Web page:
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Department of Health inventing trust failure rules "on the hoof", say MPs

An influential committee of MPs has accused the Department of Health of "inventing rules and processes on the hoof" following an investigation into the future financial stability of the NHS.30 Oct 2012

In its report, the Public Accounts Committee (PAC) said that the Government had been "unable to explain" the circumstances under which an NHS trust would be placed into the new special administration regime and how it would ensure that essential services were protected should a trust fail. In addition, by making additional financial support available to struggling trusts on an ad hoc basis, financial problems within the NHS were not always transparent, it said.

The report comes the day after it was recommended that South London Healthcare, the first NHS trust to be put into special administration, be dissolved and services divided between other providers in the area.

"The Department of Health could not explain to us how it will deal with an NHS trust that goes bankrupt," committee chair Margaret Hodge said. "Nor could it provide reassurance that financial problems would not damage the quality of care or equality of access to all citizens, wherever they live. The overall surplus of £2.1 billion across all NHS bodies in 2011-12 masks the fact that a significant minority are in financial difficulty ... Up to now financial problems have often been hidden, with struggling trusts being bailed out through additional financial support from the NHS and the Department."

Of particular concern to the committee was the number of "unaffordable PFI contracts" held by a number of trusts in financial difficulty, which it said that in many cases came with fixed annual charges so high that the trusts could not break even. The Department expects to bail out seven trusts facing problems with PFI repayments over the remaining life of the contracts, at a total cost of £1.5bn or £60 million a year. The Department is ultimately liable for supporting NHS PFI projects because it underwrites the 'Deep of Safeguard' provided to contractors, the Committee explained.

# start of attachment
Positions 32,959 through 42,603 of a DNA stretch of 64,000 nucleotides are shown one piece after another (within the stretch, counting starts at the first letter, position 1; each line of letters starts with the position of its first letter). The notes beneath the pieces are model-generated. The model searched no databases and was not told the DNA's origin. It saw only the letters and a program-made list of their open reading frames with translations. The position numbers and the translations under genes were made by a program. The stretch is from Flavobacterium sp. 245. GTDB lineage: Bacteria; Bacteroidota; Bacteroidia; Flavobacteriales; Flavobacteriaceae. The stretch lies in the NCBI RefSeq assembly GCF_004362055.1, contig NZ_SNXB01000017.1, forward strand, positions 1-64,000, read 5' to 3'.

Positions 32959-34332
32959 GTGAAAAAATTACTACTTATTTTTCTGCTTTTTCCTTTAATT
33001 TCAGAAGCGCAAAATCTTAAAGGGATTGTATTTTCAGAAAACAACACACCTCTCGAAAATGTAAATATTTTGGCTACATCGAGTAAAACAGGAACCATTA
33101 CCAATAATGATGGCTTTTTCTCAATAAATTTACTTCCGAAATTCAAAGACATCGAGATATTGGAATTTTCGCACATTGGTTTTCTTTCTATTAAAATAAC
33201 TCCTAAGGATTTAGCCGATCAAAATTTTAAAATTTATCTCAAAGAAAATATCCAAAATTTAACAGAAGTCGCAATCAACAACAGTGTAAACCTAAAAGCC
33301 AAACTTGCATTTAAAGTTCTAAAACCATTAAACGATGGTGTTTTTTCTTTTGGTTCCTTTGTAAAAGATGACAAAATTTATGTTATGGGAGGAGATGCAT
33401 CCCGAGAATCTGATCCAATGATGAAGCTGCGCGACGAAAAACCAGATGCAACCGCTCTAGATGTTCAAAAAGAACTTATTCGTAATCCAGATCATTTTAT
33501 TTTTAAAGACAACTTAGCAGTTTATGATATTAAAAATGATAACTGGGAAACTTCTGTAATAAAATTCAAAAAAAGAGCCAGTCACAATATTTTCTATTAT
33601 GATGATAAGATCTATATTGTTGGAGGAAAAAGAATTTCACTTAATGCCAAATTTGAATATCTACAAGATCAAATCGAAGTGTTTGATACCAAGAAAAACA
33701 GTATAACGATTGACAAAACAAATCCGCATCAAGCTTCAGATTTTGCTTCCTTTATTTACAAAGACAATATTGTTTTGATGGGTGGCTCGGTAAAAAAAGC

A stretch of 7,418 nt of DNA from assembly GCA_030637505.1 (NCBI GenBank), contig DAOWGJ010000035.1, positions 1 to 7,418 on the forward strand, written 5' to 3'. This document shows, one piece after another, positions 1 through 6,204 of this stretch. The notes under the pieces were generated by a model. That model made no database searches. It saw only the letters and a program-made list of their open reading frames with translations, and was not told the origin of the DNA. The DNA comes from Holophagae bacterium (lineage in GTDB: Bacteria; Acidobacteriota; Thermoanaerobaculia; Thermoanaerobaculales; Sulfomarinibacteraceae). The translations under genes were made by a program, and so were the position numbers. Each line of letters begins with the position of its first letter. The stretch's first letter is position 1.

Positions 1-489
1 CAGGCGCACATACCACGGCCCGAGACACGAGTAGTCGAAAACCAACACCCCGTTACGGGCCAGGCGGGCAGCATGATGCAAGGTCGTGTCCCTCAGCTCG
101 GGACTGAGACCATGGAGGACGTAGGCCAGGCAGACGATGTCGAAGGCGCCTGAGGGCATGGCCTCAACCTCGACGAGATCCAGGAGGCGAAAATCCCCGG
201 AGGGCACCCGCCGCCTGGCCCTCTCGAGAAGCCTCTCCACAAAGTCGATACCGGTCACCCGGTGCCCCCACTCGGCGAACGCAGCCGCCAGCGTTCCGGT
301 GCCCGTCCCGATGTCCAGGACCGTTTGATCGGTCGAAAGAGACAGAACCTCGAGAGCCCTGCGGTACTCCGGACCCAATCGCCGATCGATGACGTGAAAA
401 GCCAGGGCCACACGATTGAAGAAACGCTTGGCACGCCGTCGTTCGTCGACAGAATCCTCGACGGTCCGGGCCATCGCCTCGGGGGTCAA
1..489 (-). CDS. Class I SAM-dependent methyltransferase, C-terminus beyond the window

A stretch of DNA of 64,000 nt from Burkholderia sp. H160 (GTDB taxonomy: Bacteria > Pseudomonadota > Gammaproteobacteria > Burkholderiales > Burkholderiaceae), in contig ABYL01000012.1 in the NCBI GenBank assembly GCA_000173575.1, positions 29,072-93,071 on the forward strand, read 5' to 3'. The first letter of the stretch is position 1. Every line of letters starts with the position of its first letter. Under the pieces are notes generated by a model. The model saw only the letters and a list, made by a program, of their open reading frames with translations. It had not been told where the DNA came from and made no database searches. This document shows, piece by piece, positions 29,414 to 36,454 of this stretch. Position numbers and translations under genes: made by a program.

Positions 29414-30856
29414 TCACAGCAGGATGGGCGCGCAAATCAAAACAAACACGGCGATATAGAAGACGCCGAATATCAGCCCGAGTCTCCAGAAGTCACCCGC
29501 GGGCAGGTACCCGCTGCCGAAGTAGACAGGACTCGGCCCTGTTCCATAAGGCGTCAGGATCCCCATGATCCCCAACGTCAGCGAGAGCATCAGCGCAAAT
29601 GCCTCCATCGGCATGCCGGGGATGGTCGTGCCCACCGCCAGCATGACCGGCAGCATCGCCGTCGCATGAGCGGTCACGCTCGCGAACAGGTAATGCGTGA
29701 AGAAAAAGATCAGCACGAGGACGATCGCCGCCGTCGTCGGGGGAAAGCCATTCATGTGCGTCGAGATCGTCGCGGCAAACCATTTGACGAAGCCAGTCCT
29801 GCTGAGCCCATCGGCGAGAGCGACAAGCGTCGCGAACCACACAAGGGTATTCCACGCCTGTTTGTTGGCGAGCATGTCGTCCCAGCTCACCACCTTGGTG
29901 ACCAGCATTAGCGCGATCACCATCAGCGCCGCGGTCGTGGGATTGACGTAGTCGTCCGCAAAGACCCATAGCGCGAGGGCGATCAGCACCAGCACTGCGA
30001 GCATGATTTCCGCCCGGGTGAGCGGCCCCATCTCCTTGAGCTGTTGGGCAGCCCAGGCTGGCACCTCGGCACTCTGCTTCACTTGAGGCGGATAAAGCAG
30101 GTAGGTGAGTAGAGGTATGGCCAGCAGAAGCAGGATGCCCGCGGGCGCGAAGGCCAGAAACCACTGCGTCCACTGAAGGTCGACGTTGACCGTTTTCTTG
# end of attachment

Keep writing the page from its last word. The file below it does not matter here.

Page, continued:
NHS organisations in England reported a combined overall surplus of £2.1bn over 2011-12, according to the report. However, the combined deficit of the 10 NHS trusts, 21 NHS foundation trusts and three Primary Care Trusts (PCTs) that were struggling amounted to £356 million. Eleven of the NHS foundation trusts, which are trusts with a certain amount of independence from the Department of Health, would not have gained that status today given their financial performance, the report said.

However, the true financial sustainability of hospital trusts was "even more serious" than these figures suggest, according to the report, due to financial assistance provided to trusts by the Department of Health, PCTs and Strategic Health Authorities (SHAs). Without this funding, which included cash injections amounting to some £1.1bn by the Department, a further 31 NHS trusts and 11 Foundation trusts may not have broken even, the report said.

The report also outlined the Committee's concern in relation to the Unsustainable Provider Regime, which was established in 2009 and gives the Health Secretary the power to appoint a special administrator to review an NHS Trust if "appropriate in the interests of the health service". When asked to provide evidence to the Committee, the Department was not able to explain clearly what would trigger a trust being placed into the regime and how decisions would be made about the trust's future. The Committee was "particularly surprised" that the Department was unable to provide details of how the process will work in relation to South London Healthcare, the first trust to be placed into special administration, it said.

Responding to the "hugely important" report, Mike Farrar of representative body the NHS Confederation said that the Government needed to carefully consider the financial pressures facing the NHS.

"Propping up struggling trusts with short-term solutions is not the answer," he said. "We need to take action before we reach crisis point. We must ensure the rules developed to deal with 'failing trusts' are clear and flexible enough to allow organisations to act quickly and tackle problems long before they reach breaking point."

The "fundamental issues" facing the NHS were "much deeper" than those caused by the impact of PFI, he added.

"We absolutely need to look at alternative funding models for financing NHS estates, but we must also remember that PFI is not the sole reason why organisations find themselves in financial distress," he said.